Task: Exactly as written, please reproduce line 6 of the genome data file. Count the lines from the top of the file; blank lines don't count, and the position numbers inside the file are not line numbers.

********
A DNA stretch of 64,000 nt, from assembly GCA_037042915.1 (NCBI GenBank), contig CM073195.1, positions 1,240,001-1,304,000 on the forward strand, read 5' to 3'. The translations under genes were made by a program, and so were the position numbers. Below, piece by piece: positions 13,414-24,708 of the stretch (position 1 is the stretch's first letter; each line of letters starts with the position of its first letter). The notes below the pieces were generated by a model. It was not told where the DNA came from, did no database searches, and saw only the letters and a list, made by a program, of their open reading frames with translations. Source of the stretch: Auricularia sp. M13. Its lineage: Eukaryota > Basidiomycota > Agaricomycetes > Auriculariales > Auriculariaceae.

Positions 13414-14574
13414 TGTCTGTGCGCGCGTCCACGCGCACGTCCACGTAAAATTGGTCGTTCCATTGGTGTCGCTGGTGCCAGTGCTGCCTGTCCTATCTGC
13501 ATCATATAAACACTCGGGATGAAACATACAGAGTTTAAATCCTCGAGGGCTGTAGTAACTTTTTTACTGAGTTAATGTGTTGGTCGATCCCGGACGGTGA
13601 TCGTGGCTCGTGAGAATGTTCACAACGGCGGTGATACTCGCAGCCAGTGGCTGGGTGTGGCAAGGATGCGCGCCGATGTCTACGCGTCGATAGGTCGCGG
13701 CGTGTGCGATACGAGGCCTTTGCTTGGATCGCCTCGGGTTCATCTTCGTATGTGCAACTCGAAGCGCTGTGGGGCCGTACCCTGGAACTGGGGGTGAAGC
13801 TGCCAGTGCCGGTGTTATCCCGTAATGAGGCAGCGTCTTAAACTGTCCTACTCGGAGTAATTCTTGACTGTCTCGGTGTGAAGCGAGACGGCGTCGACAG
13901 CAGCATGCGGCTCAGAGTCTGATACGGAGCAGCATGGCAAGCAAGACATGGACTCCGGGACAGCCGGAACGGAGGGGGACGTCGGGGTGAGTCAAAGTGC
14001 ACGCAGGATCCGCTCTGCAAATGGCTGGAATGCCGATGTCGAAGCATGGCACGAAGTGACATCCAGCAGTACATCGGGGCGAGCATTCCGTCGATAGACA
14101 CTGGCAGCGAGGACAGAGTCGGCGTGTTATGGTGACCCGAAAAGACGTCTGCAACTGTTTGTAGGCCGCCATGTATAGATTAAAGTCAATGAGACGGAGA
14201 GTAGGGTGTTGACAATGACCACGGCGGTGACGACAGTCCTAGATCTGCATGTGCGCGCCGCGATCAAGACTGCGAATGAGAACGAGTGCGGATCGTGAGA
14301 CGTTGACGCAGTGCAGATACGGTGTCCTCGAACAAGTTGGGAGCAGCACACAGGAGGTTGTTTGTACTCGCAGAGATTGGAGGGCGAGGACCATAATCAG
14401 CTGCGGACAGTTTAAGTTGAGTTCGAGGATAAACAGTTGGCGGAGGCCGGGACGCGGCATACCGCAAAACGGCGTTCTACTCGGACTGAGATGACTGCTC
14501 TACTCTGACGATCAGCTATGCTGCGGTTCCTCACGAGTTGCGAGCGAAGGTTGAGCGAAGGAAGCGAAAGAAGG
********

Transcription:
13701 CGTGTGCGATACGAGGCCTTTGCTTGGATCGCCTCGGGTTCATCTTCGTATGTGCAACTCGAAGCGCTGTGGGGCCGTACCCTGGAACTGGGGGTGAAGC